February is age-related macular degeneration (AMD) and low vision awareness month. Age-related macular degeneration (AMD) is the leading source of vision loss for individuals age 65 and over. Macular degeneration often results in low vision, a phrase eye care professionals use to describe major visual impairment that cannot be improved by usual treatments such as normal glasses, contact lenses, medication or even surgical procedures. For those with AMD, a progressive eye disease, impairment occurs to the macula, the area of the retina which produces sharp vision in the central visual field. AMD causes a disruption in or blurring of central vision, but usually doesn’t affect the peripheral visual field.
Low vision due to age-related macular degeneration is usually gradual but rarely vision loss can drastically appear seemingly overnight. Early signs of low vision from AMD include blurred areas in your central visual field or unusually fuzzy vision. Although AMD doesn’t have a cure yet, early detection and treatment can slow progression of the degeneration and therefore avoid vision impairment. For those who have already experienced vision loss, a normal life can be maintained with low-vision rehabilitation.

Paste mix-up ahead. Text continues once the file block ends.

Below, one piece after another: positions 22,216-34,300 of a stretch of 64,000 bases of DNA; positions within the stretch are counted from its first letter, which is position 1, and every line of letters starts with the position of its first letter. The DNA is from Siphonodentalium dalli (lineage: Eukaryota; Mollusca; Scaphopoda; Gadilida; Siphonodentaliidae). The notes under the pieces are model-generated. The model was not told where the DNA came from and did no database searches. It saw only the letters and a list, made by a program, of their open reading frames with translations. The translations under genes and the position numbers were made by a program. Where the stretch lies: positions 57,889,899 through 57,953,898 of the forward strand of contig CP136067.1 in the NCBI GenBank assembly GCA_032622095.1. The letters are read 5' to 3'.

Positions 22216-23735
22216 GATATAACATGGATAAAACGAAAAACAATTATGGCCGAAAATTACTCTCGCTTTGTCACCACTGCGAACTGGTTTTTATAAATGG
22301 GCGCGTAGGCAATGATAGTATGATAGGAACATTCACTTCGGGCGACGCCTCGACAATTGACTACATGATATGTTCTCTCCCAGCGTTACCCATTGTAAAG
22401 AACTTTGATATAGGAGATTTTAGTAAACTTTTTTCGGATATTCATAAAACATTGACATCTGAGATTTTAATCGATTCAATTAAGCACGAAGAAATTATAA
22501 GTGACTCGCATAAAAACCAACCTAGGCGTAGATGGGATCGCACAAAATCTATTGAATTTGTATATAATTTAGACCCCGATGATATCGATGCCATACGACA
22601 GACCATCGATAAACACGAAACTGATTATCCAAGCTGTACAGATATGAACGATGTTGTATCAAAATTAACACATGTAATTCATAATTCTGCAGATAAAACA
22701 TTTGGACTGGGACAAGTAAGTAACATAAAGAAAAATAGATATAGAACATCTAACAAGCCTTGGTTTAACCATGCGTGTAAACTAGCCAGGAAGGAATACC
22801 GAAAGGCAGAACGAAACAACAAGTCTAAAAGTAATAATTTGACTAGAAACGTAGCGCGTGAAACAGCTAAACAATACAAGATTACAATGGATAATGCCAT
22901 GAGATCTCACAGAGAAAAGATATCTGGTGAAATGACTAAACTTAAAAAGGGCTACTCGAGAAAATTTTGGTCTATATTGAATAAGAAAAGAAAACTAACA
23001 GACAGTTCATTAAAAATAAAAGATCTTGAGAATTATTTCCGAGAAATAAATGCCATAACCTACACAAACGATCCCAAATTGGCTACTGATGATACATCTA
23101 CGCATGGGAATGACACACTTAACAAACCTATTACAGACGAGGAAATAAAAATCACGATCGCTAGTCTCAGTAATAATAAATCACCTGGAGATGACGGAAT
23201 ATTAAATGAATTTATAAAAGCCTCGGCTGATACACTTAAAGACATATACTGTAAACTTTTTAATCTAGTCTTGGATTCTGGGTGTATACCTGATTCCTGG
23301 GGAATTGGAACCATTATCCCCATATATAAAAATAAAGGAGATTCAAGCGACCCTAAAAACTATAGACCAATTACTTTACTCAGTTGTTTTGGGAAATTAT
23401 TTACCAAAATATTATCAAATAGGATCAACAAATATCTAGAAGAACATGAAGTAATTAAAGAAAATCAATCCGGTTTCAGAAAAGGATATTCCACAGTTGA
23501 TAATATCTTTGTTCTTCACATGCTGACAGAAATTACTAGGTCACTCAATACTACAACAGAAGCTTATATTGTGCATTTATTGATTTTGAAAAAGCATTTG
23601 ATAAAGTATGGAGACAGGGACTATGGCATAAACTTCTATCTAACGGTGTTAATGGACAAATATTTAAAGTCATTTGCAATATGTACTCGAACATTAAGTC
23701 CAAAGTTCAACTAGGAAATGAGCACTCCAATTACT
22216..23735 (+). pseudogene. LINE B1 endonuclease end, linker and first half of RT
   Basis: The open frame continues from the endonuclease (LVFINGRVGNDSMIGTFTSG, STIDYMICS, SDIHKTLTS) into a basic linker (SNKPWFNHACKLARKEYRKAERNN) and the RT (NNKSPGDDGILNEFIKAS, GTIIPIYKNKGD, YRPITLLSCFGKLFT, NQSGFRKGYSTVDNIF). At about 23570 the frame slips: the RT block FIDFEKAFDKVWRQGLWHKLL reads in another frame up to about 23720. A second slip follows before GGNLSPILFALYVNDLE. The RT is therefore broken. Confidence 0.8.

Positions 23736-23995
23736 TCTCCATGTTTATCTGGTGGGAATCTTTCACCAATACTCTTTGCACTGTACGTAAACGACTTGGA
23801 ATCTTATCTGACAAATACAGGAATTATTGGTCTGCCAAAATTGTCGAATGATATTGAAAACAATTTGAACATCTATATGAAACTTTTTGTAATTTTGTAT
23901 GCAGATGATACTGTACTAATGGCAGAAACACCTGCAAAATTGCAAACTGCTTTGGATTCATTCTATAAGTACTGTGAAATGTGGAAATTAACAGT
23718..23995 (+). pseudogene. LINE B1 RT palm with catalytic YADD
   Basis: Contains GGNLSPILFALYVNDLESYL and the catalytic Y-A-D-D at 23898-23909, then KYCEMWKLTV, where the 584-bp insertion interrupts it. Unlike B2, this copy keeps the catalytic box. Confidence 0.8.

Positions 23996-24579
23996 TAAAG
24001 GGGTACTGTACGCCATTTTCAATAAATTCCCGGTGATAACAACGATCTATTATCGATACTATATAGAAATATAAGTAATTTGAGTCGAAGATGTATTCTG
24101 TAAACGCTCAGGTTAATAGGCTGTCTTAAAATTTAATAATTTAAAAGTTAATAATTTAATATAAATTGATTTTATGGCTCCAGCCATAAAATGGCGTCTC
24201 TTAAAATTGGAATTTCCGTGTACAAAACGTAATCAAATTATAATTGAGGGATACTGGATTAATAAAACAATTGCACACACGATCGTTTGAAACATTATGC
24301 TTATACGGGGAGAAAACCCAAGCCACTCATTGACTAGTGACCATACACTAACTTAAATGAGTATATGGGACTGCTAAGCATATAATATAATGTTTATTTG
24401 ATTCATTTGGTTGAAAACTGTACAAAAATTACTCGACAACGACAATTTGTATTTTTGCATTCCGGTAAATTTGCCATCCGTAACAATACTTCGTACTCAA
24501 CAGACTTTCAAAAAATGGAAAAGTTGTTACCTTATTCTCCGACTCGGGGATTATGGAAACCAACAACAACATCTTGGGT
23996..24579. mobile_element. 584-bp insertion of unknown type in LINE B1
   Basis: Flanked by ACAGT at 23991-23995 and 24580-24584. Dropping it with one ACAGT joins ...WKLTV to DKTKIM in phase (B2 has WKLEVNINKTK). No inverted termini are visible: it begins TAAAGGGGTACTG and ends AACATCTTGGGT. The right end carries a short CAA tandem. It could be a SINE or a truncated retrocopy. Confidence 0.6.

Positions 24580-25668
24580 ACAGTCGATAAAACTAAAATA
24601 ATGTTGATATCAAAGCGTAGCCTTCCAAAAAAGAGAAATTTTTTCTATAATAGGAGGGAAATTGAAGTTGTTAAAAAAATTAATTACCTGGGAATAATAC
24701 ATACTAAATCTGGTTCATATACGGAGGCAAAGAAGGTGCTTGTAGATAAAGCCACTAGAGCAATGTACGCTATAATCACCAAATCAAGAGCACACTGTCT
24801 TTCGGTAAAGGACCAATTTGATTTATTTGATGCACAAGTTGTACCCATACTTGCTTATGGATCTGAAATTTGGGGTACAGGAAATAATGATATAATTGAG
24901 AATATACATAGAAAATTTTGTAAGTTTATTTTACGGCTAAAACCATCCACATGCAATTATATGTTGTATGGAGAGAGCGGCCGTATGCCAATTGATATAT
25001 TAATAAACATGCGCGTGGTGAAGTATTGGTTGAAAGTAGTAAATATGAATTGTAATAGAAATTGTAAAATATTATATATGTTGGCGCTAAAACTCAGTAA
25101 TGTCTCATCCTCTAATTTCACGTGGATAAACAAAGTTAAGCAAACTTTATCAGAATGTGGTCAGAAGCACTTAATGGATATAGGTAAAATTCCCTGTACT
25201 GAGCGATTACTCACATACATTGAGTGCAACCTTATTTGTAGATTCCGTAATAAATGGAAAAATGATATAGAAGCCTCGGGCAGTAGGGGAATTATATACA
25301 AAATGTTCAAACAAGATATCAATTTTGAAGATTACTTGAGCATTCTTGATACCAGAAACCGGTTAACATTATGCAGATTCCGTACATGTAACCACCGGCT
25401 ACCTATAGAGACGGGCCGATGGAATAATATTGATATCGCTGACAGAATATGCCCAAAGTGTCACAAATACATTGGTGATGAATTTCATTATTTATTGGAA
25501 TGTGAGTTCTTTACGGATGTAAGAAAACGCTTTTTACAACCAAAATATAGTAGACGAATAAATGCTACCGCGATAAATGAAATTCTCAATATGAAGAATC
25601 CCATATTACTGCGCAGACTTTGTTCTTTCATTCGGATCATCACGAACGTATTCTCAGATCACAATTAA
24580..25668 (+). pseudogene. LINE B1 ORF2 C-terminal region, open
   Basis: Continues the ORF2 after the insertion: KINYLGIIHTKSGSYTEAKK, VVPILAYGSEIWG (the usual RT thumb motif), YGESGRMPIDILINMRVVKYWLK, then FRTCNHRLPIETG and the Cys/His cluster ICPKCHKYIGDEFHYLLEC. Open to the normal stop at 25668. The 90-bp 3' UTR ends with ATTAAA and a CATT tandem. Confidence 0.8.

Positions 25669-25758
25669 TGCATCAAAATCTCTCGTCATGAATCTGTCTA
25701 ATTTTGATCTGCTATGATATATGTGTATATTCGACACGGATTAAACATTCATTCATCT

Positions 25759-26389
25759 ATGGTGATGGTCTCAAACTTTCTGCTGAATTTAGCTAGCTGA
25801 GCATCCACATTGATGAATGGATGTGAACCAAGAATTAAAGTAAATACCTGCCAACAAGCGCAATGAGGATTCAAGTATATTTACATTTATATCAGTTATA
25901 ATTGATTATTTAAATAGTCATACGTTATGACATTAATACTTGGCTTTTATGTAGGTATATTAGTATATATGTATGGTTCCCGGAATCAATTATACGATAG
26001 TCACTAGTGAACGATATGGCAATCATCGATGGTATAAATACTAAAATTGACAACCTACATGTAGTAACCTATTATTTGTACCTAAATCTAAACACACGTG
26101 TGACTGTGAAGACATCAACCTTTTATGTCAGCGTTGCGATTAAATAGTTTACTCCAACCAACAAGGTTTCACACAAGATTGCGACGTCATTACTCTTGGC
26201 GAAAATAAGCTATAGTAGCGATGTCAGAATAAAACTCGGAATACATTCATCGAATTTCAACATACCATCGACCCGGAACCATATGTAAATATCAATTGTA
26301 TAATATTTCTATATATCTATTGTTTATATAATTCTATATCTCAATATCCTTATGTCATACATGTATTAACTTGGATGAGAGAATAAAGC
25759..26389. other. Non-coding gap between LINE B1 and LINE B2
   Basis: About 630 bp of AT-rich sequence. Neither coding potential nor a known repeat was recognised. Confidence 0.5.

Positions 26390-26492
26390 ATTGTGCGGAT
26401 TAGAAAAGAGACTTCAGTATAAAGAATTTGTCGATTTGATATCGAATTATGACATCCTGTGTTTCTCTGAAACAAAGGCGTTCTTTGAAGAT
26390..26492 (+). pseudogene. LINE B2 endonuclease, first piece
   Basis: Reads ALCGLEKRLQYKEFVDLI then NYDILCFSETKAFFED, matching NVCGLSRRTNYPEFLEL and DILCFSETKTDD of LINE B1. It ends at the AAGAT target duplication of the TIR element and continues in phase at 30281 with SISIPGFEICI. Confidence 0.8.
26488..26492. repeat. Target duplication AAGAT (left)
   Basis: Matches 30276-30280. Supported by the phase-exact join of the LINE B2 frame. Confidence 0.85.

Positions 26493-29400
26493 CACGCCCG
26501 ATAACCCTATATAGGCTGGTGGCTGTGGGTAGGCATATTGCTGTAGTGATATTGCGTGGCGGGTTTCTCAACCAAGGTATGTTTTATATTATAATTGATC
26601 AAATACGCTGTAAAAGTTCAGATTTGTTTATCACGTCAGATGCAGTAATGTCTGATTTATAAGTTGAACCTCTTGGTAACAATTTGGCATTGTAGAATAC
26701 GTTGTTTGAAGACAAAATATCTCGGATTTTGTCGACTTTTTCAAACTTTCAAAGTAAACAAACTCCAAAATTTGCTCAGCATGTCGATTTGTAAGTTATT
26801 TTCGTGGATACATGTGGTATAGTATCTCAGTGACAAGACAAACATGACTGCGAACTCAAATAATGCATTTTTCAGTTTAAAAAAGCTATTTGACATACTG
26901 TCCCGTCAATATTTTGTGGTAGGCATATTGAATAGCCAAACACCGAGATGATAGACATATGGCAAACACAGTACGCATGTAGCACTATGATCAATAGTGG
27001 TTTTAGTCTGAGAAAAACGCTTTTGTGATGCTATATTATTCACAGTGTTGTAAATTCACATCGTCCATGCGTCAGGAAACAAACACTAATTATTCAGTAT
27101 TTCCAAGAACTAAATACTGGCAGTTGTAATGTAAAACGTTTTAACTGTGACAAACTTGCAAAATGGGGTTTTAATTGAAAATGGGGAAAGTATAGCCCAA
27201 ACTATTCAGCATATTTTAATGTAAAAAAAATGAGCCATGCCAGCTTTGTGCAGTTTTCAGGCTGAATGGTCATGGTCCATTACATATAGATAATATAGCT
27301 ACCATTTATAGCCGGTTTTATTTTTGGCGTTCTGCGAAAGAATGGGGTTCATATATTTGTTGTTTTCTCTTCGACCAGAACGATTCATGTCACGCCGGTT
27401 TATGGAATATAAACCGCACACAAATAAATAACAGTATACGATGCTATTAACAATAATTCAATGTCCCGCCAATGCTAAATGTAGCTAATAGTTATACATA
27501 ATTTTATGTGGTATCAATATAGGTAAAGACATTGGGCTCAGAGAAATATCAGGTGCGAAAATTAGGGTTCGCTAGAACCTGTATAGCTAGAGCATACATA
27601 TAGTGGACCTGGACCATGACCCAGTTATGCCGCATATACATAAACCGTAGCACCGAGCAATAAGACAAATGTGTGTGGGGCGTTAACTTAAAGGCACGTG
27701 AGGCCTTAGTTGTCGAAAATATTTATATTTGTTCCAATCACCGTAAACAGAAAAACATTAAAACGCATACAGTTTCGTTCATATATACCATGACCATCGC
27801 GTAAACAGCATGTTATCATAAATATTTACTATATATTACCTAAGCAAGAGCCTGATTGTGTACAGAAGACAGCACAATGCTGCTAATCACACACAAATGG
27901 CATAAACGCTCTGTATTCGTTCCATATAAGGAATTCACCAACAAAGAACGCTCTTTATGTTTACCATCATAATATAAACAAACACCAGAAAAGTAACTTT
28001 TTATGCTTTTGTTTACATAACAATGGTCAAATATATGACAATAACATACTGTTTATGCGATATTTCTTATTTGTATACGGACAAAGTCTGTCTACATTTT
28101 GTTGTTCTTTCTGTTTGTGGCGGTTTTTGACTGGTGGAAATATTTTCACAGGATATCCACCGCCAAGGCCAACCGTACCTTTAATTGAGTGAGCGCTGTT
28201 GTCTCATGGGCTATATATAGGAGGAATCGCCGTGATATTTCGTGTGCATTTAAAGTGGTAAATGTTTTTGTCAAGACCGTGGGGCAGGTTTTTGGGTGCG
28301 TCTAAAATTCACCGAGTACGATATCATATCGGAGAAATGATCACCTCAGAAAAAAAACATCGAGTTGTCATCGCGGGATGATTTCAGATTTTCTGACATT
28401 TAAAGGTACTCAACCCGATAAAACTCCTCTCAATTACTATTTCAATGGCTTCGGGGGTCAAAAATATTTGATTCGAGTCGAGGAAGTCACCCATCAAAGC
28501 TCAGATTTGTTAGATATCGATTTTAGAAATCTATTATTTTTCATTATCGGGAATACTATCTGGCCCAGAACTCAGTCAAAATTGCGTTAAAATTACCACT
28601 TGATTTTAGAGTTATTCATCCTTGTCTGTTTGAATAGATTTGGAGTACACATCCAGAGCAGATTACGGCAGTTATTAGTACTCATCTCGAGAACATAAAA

Those with greater risk factors of AMD include senior citizens, females, Caucasians and individuals with light eye color, severe farsightedness or a genetic disposition. Controllable risk factors include smoking, high blood pressure, exposure to ultraviolet light and obesity. Paying attention to overall physical health and good nutrition has been shown to be preventative.
Individuals who are living with low vision should consult with an eye doctor about low vision training and special equipment that can support independence. After a proper assessment, a low vision specialist can prescribe appropriate low vision aids such as reading telescopes and non-optical adaptive devices such as special light fixtures and signatureguides.
While AMD is more likely in the elderly, it can affect anyone and therefore it is wise for every individual to have a yearly eye exam to assess eye health and learn about preventative measures for this and other serious eye diseases.